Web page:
Yesterday, Christianity Today published an excellent critique by Andy Crouch of Donald Trump and his run for the presidency, aimed at challenging evangelicals who still support Trump, not leaving out some criticism of Hillary Clinton’s run. It is well worth the read. And Scot McKnight wrote an equally compelling piece from an Anabaptist, and certainly more importantly, a biblical perspective, questioning the allegiance of both the Christian right and the Christian left to an American political Christian position, as if America itself could, and therefore ought to be a Christian nation. Recently Jeff Manion at Ada Bible Church in his series on the book of Colossians challenged the idol that we can make of America, not questioning a proper patriotism Christians might adopt, but the kind which would see the flag draped over a cross.
The basic problem is that the gospel is not seen as a good news which is about a kingdom come in Jesus which involves all of life, but rather simply about one’s personal salvation. It is certainly that, but much more. It is about all of life, including the political sphere, a politic in and of itself in the grace and kingdom in Jesus. One enters into this through the good news of Christ by faith, and into a common life which is a precursor of the life on earth to come, when Jesus returns. It is political in that everything matters in the life of the church. The rich help the poor, while everyone is held accountable to live well, and grow in their lives together, as followers of Jesus, and no less than Christ’s body on earth. (Jesus Christ, of course; I try to use the terms in the way scripture places them.)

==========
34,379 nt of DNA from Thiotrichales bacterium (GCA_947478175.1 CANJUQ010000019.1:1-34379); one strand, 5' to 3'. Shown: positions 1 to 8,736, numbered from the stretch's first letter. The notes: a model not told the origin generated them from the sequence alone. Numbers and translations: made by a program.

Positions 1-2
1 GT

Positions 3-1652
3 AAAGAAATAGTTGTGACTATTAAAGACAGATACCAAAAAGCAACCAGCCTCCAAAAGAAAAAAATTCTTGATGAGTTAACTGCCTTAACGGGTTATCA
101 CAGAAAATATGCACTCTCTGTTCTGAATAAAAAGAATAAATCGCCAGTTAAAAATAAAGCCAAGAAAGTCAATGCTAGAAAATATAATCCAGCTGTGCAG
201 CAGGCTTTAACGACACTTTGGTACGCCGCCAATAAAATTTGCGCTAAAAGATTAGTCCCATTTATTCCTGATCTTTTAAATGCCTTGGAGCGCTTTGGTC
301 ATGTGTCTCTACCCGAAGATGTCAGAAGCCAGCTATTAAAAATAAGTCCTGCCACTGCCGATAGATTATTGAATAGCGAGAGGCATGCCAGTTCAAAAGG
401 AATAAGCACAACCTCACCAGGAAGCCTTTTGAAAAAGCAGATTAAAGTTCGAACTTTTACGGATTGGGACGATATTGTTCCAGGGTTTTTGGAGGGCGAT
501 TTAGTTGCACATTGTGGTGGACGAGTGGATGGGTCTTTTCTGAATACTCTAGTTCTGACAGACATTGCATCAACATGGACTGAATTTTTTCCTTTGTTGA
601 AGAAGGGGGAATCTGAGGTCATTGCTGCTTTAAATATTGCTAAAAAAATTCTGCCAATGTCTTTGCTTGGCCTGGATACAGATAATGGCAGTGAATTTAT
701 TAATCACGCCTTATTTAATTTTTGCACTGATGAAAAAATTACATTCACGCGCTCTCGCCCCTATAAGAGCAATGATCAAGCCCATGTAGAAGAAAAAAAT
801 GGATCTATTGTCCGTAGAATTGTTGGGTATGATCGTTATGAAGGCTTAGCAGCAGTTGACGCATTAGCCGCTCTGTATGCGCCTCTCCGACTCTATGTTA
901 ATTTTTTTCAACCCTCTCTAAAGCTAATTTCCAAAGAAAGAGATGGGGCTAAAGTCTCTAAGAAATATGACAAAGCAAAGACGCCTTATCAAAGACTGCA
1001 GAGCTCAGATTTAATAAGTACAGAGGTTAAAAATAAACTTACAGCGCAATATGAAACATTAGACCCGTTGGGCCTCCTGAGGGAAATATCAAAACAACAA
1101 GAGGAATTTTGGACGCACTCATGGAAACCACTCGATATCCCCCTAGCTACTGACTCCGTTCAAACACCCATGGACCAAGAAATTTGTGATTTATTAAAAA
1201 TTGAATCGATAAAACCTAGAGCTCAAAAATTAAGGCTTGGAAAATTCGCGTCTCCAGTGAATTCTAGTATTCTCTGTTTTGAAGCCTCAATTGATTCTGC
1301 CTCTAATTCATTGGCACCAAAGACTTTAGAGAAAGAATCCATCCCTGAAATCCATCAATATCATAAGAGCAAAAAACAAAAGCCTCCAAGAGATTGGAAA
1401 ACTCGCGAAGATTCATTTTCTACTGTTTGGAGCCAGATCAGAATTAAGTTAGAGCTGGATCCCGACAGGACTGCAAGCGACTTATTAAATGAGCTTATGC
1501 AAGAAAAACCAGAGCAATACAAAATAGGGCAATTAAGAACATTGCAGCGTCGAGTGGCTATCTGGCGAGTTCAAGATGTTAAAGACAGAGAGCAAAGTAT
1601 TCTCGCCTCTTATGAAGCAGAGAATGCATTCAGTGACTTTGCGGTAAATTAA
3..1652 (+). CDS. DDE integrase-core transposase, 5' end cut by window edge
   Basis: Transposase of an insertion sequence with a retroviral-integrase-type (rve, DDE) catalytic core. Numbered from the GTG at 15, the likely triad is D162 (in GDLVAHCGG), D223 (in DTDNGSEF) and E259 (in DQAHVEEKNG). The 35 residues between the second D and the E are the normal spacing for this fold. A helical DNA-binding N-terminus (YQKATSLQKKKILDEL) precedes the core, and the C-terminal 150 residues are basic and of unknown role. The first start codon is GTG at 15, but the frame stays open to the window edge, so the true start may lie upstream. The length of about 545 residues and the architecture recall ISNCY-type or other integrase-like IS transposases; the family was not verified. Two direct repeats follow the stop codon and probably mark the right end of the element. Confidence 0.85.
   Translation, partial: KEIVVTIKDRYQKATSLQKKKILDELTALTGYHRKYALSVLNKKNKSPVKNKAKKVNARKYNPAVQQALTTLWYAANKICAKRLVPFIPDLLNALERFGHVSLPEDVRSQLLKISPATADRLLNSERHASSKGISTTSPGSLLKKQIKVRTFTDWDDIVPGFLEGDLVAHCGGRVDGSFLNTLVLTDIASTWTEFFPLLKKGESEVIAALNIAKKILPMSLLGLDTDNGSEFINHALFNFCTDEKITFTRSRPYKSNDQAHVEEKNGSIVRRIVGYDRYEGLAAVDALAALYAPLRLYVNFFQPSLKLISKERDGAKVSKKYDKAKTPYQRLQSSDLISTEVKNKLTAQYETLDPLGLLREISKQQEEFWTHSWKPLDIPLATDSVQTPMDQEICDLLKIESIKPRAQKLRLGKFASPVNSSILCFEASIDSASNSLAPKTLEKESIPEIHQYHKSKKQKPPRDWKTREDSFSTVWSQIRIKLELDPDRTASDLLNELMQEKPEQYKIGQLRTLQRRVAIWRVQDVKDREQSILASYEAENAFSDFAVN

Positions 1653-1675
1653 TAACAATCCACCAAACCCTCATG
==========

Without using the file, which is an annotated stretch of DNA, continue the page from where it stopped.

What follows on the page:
Of course the church can be a blessing to the state, but not by the politics of the state, except where the state wants to include the work of the church. That is where sooner or later it can be not only tricky, but downright deceptive, as the church looks to the state to provide what only the church through Jesus can provide.
Like most everything in life, this is more complicated than that, but that basic premise must never be left behind. It isn’t that what the state does, or fails to do matters. For example, I believe it shouldn’t even be an issue that there is some kind of universal health care provided through the state. Many people are not part of the church, not Christian, and God will judge nations on how they treat each other, especially the poor, oppressed and helpless. The church ought to be a model of what the state should do. Of course if the state provides services for citizens, than the church proceeds accordingly. But the point here is that the politics of the state is important. Yet the church is never to get entangled in such a way that they have an unhealthy and even idolatrous relationship with the state, seeing it as the source of blessing, rather than looking to God through Christ. The church must be careful never to get into a union with the state, and see its existence depending on the state. We know that this is simply not the case. The reality of the church is in the resurrection of Jesus and through the Spirit. The church will go on come what may. And the shalom/justice and peace, though present in some respects within the church through Jesus will not take root and flourish on earth until Jesus returns and reigns.
And so, in a kind of rambling here, I have shared a bit of what I understand to be the problem with the American flag draped over the cross, the union of church and state. Yes, American claims the separation of church and state, and in some ways we experience that through the religious freedom here. But all too often we are taken right back up into an allegiance and union in our thinking and practice which belongs to Jesus alone, and to God’s grace and kingdom present even now, in and through Jesus.
See also in this connection an important, helpful book by Allan R. Bevere: The Politics of Witness: The Character of the Church in the World.